By KATE COIL
Bluefield Daily Telegraph
As part of my pre-Thanksgiving tradition I have eliminated anything turkey related from my diet in order to prepare for the big day.
I had my last turkey meal in the form of a turkey sub sandwich last Sunday, and now I am working hard to keep turkey out of my diet until the holiday. I have found myself tempted by cold cuts in recent days as the result of swearing them off temporarily.
In fact, the temptation to indulge is just one more turkey sandwich seems to have tripled for me since I decided I had to wait until the holiday, but I know breaking down and consuming more turkey will just leave me with less of a taste for the big bird on Thanksgiving. Some years, I have even gone so far as to limit my chicken intake ahead of the holiday so I don’t get tired of poultry before the big day.
My reasoning is simple: leftovers.
No matter how many people come to our family Thanksgiving there always seem to be weeks’ worth of turkey leftovers for everyone to take home with them and consume. Growing up, it was easy to get sick of the turkey sandwiches, turkey turnovers and turkey pot pies that made up the post-Thanksgiving menu sometimes well into December.
I like turkey. Turkey sandwiches were always one of my favorites growing up, and my brother and I had some very fierce fights when younger over who got the drumstick at Thanksgiving.
For us, breaking the wishbone wasn’t as important as making sure you secured one of those turkey legs on your plate. However, even I have my limitations.
Any food can get tiresome when you are subjected to it day after day after day. After months of eating frozen waffles for breakfast as a kid, I found I could no longer stand the sight of them. The same thing happened for a while with peanut butter sandwiches and the canned ravioli I used to bring with my school lunches. I suppose, as they say, too much of a good thing can be bad.
The holidays are often the perfect example of being subjected to too much of a good thing. In addition to tiring of turkey on Thanksgiving, I have often found myself easily growing tired of our family’s traditional Christmas ham in the weeks leading into the New Year. Like turkey, ham sandwiches can only be consumed so many days in a row.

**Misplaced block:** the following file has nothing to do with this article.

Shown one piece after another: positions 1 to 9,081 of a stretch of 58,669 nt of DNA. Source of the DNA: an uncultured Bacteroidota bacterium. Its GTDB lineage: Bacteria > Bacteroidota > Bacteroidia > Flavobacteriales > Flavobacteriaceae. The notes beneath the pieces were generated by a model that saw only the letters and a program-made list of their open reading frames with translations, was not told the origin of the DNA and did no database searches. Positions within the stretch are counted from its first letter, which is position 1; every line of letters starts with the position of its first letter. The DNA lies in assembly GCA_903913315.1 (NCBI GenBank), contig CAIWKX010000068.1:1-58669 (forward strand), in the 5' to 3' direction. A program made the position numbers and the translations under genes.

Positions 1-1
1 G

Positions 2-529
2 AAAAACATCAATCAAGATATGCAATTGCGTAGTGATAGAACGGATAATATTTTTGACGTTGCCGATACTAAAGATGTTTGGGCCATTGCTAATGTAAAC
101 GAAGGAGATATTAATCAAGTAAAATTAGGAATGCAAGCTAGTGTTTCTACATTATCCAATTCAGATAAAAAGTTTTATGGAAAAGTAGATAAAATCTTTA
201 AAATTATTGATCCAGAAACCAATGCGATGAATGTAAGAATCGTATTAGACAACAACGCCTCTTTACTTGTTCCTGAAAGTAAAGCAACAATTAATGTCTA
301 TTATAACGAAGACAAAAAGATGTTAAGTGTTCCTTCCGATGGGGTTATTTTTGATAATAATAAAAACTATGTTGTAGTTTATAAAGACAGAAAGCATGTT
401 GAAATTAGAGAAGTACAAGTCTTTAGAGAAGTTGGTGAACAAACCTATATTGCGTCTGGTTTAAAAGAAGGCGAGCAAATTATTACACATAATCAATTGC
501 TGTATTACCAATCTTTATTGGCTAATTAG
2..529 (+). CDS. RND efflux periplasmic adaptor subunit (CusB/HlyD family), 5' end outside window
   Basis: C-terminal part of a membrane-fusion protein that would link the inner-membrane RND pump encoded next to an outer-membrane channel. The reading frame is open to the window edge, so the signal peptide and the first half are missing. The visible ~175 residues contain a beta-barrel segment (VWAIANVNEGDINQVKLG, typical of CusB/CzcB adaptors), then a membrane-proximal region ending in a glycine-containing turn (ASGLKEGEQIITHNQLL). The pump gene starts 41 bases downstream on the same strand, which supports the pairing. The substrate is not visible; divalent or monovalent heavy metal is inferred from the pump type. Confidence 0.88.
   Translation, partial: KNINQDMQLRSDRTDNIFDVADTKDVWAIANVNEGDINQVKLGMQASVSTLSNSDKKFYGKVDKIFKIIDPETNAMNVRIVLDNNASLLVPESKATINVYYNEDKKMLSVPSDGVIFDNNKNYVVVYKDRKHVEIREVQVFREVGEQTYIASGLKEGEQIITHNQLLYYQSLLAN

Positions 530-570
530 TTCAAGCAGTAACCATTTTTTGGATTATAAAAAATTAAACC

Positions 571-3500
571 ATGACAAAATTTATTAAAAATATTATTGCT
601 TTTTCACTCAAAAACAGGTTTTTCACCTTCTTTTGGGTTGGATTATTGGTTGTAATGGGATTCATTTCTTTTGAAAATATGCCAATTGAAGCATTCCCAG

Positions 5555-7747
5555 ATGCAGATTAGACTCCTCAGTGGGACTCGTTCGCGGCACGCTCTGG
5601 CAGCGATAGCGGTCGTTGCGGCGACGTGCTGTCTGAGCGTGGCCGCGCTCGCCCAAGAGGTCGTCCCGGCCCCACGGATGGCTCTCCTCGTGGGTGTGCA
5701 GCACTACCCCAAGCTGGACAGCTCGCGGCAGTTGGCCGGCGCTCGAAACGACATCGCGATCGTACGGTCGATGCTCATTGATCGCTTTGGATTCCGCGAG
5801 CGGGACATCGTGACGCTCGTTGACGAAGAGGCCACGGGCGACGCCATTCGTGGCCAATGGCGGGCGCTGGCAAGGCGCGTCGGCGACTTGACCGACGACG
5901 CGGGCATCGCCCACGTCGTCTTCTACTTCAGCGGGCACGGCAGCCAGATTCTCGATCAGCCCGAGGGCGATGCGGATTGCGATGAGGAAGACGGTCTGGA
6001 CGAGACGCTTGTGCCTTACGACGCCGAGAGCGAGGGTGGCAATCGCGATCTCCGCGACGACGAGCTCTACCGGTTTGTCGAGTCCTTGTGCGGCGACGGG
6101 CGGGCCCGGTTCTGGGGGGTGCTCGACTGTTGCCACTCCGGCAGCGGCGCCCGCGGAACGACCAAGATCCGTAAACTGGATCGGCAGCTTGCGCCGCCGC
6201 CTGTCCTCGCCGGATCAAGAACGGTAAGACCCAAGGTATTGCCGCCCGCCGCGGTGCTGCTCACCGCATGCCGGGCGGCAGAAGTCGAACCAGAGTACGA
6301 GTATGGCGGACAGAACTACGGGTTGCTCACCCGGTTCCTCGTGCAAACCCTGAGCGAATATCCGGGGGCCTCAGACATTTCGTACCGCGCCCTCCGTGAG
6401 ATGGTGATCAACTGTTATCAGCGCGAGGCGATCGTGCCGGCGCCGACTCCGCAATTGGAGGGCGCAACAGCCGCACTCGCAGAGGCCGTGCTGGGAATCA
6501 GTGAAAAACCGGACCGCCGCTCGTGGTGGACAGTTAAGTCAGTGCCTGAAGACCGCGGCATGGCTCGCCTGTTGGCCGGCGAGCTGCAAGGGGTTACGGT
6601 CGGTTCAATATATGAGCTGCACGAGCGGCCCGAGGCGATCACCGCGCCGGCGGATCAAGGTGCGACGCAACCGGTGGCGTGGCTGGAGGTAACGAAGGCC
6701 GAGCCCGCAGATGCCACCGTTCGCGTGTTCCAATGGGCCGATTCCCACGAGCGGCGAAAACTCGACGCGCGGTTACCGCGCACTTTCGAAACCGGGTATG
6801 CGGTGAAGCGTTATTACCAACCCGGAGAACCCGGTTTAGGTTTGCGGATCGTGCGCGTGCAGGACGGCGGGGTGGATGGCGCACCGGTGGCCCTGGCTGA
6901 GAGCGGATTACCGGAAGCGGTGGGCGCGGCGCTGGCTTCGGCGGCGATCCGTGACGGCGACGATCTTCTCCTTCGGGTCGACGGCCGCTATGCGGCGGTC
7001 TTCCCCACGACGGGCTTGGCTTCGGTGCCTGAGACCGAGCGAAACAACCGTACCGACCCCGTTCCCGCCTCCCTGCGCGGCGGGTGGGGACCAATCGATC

The meal is always great the first time around, but when you gorged on turkey on Thanksgiving or holiday ham, the last thing you want to do is have it for lunch and supper the next day or the day after that. Part of it is the same-old, same-old mentality, and I suppose the other part is just the craving for variety in my diet. Whatever the reason, eating turkey morning, noon and night is a sure fire way to make sure you never want to see any turkey meat for at least another year.
As kids, we had to eat the leftovers first. There was no making a new meal until all of the turkey and ham leftover from the holidays had been eaten up. We would beg our parents to order a pizza or something equally fast and quick, but our parents would remind us that there were plenty of leftovers still in the fridge we had to eat up before they started spending money on other food. Sometimes, that waste-not, want-not attitude got on our nerves, but somehow all the leftovers were eaten. Of course, turkey sandwich meat was not a top priority on the grocery list for a while afterward.
So, in the days following the holidays we would open the fridge desperately searching for something to eat only to find that plastic container of turkey, green beans, mashed potatoes and other holiday leftovers we had so been trying to avoid. Sometimes, growing tired of leftovers, we would complain that there was “nothing” to eat in the house, only to get sarcastic suggestions from our parents or be reminded of how many children were starving and would gladly eat our turkey leftovers.
As I got older, I figured out avoiding these foods before the holiday was helpful in preventing getting tired of them after the holiday. A week to two weeks ahead of the holiday, I try to purge turkey from my diet and not overwhelm myself with foods I know will be on the Thanksgiving table.
I find I can appreciate the meal much more that way, and those who cooked whatever I consume feel much better when they see their hard work is being enjoyed.
Thanksgiving is probably the most gluttonous holiday on the calendar, but I have learned that indulging in a big meal with family and friends doesn’t have to mean going overboard.
Kate Coil is a reporter at the Daily Telegraph. Contact her at firstname.lastname@example.org.